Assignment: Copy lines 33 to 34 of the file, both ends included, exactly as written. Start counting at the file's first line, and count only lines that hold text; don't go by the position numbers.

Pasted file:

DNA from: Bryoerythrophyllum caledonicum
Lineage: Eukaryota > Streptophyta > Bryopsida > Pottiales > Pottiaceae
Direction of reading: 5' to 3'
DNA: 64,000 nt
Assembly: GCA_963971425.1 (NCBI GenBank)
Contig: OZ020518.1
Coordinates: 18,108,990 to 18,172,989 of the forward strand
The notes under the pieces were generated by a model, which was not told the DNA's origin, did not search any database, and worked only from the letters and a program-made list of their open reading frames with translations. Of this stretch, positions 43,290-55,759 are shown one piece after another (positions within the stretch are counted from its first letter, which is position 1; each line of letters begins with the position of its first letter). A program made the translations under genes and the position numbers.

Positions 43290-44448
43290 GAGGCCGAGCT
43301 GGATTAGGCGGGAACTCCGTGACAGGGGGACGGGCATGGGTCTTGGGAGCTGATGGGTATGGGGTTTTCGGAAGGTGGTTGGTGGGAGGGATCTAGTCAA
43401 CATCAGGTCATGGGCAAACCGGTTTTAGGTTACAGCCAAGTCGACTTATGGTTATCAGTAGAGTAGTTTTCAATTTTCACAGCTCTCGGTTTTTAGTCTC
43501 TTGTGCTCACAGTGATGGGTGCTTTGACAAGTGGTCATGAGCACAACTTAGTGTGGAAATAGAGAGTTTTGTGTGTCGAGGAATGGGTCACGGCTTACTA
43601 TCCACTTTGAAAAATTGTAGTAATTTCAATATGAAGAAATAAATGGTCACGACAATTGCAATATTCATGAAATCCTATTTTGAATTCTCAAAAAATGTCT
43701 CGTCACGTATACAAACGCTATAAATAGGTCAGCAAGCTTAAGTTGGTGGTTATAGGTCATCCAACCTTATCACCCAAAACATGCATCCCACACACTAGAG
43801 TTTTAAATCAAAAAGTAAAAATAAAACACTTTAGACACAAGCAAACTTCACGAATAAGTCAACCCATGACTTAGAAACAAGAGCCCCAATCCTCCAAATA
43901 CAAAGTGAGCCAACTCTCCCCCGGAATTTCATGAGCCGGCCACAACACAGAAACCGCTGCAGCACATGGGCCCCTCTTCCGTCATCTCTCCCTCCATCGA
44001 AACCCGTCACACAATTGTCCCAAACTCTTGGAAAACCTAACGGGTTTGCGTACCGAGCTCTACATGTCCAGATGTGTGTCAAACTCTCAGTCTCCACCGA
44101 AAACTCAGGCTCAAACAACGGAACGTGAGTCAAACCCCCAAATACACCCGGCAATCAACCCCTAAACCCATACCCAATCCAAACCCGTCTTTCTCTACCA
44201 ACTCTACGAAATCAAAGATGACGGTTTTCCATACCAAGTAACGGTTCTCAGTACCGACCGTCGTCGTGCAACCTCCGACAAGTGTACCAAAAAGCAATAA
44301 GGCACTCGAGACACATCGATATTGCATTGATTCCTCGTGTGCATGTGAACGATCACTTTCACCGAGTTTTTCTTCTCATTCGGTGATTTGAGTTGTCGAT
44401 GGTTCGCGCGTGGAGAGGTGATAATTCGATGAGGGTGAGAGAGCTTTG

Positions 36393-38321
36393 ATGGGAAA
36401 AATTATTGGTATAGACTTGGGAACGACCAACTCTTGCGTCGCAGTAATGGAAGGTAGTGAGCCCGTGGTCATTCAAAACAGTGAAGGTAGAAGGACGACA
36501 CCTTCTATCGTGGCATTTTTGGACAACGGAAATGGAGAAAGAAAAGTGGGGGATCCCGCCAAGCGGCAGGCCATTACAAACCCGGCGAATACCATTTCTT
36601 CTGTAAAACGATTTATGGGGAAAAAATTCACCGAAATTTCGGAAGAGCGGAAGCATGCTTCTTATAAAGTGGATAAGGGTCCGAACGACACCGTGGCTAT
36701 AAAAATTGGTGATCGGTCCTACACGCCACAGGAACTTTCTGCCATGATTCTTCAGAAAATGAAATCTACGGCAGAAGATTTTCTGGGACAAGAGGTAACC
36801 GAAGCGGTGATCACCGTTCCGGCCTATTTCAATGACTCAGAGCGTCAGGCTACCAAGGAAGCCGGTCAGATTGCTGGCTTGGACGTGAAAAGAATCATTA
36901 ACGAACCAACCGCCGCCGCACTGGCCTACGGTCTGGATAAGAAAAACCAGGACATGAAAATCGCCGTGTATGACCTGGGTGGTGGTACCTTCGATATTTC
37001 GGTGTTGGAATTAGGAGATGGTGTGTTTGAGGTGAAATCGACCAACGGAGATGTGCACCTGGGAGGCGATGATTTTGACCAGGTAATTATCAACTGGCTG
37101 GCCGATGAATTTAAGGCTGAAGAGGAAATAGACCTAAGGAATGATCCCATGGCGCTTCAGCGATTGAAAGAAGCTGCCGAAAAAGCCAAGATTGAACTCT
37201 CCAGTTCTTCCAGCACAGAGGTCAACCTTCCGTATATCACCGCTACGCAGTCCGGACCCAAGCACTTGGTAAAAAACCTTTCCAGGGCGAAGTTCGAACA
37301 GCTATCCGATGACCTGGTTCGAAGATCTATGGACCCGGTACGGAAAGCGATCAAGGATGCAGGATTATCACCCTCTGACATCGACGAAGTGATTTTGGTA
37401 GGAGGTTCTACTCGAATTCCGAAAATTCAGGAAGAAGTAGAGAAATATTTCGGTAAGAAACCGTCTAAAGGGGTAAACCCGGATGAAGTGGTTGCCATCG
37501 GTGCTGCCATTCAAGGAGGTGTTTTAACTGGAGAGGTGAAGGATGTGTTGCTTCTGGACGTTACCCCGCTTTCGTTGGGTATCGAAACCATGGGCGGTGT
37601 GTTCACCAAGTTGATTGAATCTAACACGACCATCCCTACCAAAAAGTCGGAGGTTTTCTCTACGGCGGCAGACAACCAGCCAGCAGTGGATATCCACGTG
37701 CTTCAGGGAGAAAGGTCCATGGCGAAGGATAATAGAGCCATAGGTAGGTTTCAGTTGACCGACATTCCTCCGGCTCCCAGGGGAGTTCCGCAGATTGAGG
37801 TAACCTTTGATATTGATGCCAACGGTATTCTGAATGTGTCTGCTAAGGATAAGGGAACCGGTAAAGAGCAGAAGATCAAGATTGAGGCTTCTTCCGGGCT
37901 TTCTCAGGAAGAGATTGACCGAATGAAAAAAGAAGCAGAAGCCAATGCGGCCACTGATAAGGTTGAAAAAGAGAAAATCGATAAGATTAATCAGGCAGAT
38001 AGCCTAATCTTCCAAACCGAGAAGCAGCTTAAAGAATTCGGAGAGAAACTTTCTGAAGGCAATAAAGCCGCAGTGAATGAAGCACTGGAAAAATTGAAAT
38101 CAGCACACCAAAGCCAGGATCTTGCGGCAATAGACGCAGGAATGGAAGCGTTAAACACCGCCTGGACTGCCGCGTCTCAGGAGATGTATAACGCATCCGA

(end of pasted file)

37201 CCAGTTCTTCCAGCACAGAGGTCAACCTTCCGTATATCACCGCTACGCAGTCCGGACCCAAGCACTTGGTAAAAAACCTTTCCAGGGCGAAGTTCGAACA
37301 GCTATCCGATGACCTGGTTCGAAGATCTATGGACCCGGTACGGAAAGCGATCAAGGATGCAGGATTATCACCCTCTGACATCGACGAAGTGATTTTGGTA